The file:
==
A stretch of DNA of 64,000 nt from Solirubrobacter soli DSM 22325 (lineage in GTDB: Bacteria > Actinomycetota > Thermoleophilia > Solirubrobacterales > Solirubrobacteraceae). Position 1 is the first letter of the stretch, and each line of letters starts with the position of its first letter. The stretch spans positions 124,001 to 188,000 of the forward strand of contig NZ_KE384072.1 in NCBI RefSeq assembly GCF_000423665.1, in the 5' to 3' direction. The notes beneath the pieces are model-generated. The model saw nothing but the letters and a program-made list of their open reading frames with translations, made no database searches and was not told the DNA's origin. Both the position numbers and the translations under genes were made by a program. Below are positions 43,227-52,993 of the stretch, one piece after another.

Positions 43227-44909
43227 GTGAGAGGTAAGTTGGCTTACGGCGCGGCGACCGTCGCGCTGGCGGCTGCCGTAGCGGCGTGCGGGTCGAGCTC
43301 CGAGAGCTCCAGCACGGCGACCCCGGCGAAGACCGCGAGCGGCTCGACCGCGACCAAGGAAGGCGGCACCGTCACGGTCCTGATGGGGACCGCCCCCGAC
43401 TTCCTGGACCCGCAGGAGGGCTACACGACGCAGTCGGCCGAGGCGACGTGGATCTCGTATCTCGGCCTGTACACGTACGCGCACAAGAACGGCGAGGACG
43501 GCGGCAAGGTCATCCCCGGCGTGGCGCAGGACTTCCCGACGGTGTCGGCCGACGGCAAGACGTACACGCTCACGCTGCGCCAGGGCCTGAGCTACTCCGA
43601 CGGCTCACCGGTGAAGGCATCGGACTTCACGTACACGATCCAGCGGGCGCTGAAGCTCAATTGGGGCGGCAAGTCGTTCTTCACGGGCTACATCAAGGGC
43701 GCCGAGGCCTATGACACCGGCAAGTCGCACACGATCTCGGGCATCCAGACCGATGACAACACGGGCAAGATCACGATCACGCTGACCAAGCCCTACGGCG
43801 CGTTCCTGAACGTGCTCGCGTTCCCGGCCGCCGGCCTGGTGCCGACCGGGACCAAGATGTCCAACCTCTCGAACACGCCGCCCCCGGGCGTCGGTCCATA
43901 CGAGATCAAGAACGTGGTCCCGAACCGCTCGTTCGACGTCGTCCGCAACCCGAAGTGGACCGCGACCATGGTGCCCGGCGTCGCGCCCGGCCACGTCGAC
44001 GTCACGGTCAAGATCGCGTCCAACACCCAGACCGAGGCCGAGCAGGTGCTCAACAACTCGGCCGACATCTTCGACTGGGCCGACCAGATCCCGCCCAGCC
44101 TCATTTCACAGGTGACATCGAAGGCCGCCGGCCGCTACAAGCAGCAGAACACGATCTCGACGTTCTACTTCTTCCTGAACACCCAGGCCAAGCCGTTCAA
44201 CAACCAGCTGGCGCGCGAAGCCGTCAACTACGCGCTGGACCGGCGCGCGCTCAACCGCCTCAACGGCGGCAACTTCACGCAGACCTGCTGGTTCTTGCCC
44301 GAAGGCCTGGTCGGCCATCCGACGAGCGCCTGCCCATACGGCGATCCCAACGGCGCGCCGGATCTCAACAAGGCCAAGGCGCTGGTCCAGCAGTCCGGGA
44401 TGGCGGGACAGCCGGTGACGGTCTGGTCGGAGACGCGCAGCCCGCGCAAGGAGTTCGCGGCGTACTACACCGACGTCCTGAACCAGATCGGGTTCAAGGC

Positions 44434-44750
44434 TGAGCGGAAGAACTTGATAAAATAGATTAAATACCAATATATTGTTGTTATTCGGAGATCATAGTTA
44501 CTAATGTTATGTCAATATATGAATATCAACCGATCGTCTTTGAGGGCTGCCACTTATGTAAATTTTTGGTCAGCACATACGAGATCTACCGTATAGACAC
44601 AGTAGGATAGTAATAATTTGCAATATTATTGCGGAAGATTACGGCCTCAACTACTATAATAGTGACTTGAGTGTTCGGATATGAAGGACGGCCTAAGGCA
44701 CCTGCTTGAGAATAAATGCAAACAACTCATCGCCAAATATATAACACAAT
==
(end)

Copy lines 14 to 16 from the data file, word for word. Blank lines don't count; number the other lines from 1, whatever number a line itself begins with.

44301 GAAGGCCTGGTCGGCCATCCGACGAGCGCCTGCCCATACGGCGATCCCAACGGCGCGCCGGATCTCAACAAGGCCAAGGCGCTGGTCCAGCAGTCCGGGA
44401 TGGCGGGACAGCCGGTGACGGTCTGGTCGGAGACGCGCAGCCCGCGCAAGGAGTTCGCGGCGTACTACACCGACGTCCTGAACCAGATCGGGTTCAAGGC

Positions 44434-44750